"The John Street Theatre, on the northerly side of John Street, was opened by Mr. [David] Douglas on December 7, 1767, with 'The Stratagem' and 'Lethe.' For many years this was the principal place of amusement in the city."
One of the oldest objects in the Museum of the City of New York's theatre collection is a theatrical broadside for a performance of The Merchant of Venice at the John Street Theatre on Wednesday, November 30, 1785.
The theatre produced what is considered to be America's earliest musical - The Archers (subtitled 'The Mountaineers of Switzerland'), written by William Dunlap and Benjamin Carr. Based on the legend of William Tell, it ran for three performances--April 18-22, 1796.
With the city's growing prestige, the wealthy wanted to expand stage performance beyond the John Street Theatre which now appeared shabby and run down. .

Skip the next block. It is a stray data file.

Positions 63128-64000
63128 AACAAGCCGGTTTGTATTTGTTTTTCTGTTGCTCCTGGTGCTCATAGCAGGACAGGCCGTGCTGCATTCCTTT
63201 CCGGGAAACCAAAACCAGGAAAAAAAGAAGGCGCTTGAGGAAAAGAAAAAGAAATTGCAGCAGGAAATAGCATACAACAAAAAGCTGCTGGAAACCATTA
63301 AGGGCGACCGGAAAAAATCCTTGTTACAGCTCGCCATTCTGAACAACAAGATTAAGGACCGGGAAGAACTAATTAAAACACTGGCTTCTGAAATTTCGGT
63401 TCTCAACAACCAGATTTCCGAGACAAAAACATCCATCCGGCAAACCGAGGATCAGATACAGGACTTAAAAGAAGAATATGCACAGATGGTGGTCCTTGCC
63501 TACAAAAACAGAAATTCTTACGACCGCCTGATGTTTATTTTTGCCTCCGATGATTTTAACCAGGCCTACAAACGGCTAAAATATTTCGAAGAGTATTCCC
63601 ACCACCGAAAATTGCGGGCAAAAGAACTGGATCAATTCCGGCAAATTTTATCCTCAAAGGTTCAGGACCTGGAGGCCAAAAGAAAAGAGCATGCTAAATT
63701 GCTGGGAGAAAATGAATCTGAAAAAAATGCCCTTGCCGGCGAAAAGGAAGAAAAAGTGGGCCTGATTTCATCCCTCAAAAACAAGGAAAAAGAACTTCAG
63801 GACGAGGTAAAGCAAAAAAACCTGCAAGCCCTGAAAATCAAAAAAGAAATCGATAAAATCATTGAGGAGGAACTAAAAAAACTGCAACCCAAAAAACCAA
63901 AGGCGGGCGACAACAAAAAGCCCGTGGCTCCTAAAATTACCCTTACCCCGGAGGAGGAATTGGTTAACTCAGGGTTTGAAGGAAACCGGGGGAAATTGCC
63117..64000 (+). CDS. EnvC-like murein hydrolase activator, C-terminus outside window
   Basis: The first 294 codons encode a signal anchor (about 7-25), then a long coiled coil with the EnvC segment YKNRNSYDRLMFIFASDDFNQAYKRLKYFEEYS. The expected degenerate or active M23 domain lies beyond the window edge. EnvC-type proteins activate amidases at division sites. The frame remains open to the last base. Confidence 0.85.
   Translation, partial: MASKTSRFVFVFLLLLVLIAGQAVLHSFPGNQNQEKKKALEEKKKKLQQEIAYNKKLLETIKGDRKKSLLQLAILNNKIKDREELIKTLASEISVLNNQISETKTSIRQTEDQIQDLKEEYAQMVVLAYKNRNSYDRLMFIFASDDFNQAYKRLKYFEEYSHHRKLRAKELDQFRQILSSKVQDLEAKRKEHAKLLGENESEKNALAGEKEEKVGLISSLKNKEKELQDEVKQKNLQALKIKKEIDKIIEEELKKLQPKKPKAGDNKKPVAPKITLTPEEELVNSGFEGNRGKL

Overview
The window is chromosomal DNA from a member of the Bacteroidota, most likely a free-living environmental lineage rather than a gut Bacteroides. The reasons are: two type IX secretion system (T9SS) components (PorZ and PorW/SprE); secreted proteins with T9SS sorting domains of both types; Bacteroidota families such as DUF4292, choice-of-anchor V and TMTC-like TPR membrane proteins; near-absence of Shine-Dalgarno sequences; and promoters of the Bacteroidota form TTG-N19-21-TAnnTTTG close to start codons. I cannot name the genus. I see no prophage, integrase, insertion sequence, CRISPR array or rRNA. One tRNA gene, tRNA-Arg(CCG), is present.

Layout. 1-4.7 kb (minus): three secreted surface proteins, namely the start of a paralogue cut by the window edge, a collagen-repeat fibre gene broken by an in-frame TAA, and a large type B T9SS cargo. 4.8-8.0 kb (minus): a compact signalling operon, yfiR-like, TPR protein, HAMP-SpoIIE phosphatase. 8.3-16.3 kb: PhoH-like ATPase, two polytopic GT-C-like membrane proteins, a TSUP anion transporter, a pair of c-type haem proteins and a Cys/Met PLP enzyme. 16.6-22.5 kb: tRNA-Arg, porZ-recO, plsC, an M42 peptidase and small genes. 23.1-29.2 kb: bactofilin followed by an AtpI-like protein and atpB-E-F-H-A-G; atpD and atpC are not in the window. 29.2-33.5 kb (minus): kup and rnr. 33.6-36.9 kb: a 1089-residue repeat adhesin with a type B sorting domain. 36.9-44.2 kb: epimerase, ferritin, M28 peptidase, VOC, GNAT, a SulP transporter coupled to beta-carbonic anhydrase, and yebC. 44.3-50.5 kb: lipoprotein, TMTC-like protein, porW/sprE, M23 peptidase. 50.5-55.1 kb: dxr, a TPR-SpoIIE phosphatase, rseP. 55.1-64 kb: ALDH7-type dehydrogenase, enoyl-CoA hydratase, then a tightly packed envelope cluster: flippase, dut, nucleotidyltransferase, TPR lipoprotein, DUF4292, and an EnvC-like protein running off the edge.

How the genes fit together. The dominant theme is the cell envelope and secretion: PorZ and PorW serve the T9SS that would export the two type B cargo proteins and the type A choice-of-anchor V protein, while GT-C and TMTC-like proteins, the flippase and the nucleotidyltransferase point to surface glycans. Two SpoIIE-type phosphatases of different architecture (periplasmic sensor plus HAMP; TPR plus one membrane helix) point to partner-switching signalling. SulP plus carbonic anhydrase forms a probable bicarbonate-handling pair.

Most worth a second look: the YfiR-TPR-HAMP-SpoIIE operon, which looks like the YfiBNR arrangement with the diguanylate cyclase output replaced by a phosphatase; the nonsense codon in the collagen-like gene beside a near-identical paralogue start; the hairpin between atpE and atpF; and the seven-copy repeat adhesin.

"Then, as the new century dawned, came new theatres, new players and new methods. The Park Theatre, which stood in Park Row, about two hundred feet east of Ann Street, was opened on January 29, 1798 and was long the fashionable place of amusement." [Theatre Magazine, September 1902]
The last production, at the John Street, took place on January 13, 1798, with its resident company moving to the new Park.
Briefly used by a neighboring grain and hay store, the John Street Theatre was demolished in late 1798.
The site,15-21 John Street, currently occupied by Brasserie Les Halles and a Duane Reade pharmacy.
Since 1997 theatre historian, Cezar Del Valle, has conducted a popular series of theatre talks and walks, available for historical societies, libraries, senior centers, etc.
Del Valle is the author of the Brooklyn Theatre Index, a three-volume history of borough theatres.
The first two chosen 2010 OUTSTANDING BOOK OF THE YEAR by the Theatre Historical Society. Final volume published in September 2014.
Editing and updating the third edition of the Brooklyn Theatre Index.